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UK – Zero-hour worker numbers underestimated

02 August 2013

The Office of National Statistics (ONS) underestimated the number of British workers employed on ‘zero-hour’ contracts and has revised its figures upwards by +25%, from 200,000 to 250,000. Zero-hour contracts give employees no guaranteed hours of employment and they are only paid for the number of hours that they actually work. As a result, these employees have no guaranteed income, no holiday entitlement, and cannot work elsewhere without permission from their zero-hour contract employer.

Frances O’Grady, general secretary of the Trade Union Confederation (TUC), said to the Independent: “These updated figures from the ONS still underestimate the true scale of zero hours working, which has spread like wildfire throughout our economy. 300,000 workers in the care sector alone are employed on these insecure terms and conditions, [and] that is before you factor in sectors like higher education, retail, legal services, and journalism.”

In recent weeks there have been high profile cases of companies using zero-hour contracts. Buckingham Palace is reported to employ approximately 350 temporary workers for the summer season on zero-hour contracts. This has been disputed by the Palace, which claims that as employees are notified of their working hours in advance, receive free lunches, and accrue holiday entitlement, the contracts cannot be considered zero-hour, according to a report in the Daily Mail.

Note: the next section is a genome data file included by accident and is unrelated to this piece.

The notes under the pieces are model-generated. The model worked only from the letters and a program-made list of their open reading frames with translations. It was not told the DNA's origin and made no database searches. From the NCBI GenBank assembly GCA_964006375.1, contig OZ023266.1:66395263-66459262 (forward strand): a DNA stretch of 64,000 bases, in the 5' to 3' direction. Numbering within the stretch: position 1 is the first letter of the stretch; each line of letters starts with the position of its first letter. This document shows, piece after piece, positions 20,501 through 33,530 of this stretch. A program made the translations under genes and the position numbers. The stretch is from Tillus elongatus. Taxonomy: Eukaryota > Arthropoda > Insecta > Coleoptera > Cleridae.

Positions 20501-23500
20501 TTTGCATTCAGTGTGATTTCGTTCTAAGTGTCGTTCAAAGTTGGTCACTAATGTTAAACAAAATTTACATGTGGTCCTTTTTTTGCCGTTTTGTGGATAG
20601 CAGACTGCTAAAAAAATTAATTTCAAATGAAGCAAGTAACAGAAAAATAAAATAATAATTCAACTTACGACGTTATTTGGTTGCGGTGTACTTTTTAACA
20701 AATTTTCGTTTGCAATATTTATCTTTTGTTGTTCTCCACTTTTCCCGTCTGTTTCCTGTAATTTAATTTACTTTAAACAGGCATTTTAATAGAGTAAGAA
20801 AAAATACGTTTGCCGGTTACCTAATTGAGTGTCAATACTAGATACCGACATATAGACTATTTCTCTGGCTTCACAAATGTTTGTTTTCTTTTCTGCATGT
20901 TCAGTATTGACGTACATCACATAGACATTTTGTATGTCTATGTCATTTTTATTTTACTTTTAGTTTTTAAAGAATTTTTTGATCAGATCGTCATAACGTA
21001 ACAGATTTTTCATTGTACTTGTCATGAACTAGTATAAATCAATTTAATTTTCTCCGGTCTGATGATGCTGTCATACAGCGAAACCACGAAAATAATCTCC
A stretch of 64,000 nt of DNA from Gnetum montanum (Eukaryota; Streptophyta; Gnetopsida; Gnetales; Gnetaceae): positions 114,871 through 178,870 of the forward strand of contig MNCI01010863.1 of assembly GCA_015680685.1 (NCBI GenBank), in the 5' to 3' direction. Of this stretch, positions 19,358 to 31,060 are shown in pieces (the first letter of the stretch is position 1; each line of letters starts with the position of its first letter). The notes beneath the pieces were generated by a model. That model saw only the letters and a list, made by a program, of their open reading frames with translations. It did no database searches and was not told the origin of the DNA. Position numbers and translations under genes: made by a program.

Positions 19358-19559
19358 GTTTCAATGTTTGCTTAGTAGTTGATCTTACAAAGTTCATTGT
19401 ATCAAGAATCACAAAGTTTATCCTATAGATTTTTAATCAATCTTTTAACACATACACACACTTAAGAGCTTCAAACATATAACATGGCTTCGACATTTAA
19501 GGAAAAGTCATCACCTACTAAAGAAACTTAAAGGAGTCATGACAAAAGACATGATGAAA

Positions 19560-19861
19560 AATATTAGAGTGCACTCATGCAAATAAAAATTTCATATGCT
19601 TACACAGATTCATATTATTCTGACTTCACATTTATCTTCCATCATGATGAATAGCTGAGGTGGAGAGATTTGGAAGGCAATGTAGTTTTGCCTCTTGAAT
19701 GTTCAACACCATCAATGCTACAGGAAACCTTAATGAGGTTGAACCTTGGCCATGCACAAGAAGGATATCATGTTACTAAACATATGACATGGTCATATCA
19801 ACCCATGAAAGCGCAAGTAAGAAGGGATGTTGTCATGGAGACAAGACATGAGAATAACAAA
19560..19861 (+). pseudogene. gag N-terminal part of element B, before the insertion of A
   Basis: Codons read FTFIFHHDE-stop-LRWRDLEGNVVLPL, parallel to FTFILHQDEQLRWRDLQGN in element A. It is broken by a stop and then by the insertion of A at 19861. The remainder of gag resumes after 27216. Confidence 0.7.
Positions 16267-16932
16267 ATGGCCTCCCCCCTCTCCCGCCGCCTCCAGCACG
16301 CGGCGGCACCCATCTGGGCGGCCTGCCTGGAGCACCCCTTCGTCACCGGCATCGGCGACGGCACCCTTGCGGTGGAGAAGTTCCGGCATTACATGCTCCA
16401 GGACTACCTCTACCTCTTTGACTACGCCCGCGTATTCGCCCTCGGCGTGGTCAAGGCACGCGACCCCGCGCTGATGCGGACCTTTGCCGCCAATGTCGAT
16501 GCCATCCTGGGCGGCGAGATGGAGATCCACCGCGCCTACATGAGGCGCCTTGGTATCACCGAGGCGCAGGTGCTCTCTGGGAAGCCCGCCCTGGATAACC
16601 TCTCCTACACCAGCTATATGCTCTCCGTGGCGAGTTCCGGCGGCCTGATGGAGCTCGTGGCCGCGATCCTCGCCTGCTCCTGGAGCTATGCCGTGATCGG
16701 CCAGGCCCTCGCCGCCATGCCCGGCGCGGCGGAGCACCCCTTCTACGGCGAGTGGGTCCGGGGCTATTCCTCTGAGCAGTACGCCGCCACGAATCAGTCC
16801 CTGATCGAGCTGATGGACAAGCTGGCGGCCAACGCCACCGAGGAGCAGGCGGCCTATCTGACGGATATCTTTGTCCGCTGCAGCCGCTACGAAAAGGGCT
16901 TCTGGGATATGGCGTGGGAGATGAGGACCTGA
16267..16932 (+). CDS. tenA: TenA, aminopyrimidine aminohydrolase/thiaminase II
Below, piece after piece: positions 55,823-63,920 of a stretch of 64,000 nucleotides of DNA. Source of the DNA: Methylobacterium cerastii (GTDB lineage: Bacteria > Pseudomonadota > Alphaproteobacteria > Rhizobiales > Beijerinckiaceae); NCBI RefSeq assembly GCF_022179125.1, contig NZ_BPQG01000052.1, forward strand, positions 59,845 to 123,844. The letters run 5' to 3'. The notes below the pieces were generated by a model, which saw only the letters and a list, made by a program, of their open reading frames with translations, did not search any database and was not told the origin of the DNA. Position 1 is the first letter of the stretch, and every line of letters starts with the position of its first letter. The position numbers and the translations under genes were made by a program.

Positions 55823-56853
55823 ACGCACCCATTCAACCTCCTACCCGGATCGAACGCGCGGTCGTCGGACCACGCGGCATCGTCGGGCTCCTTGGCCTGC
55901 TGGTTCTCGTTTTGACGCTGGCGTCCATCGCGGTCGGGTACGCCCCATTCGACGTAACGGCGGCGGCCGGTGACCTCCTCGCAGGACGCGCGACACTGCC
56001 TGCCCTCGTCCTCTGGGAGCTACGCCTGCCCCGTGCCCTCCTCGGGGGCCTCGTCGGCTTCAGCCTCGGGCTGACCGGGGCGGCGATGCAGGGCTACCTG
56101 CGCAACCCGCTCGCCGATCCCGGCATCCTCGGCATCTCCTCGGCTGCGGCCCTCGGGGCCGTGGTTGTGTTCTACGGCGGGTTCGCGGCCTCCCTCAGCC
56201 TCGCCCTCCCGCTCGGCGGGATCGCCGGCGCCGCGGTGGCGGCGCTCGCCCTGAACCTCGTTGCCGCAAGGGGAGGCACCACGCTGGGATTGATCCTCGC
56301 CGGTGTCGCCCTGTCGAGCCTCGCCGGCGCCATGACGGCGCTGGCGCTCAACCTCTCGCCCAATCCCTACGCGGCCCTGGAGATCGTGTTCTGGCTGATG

Sporting retailer, Sports Direct, has also come under for hiring up to 90% of their current work force on zero-hour contracts. It is estimated by the Guardian that the zero-hour contract workers for Sports Direct account for as much as 10% of the total number of such contracts across the UK.

Business Secretary Vince Cable has voiced concern over the use of these contracts, saying: “Since 2005 there has been a rise in the use of zero-hour contracts. There has been anecdotal evidence of abuse by certain employers – including in the public sector – of some vulnerable workers at the margins of the labour market. While it’s important our workforce remains flexible, it is equally important that it is treated fairly.”

Commenting in Parliament, Work and Pensions Secretary, Iain Duncan Smith concurred: “Some 200,000 people are employed on zero-hour contracts, which is just less than 1% of all workers… Personally I think there should be far fewer zero-hour contracts. We are trying to work with employers and the Department for Business, Innovation, and Skills to persuade those who have a genuine long-term job to get off zero-hours contracts and get a proper contract of work.” 

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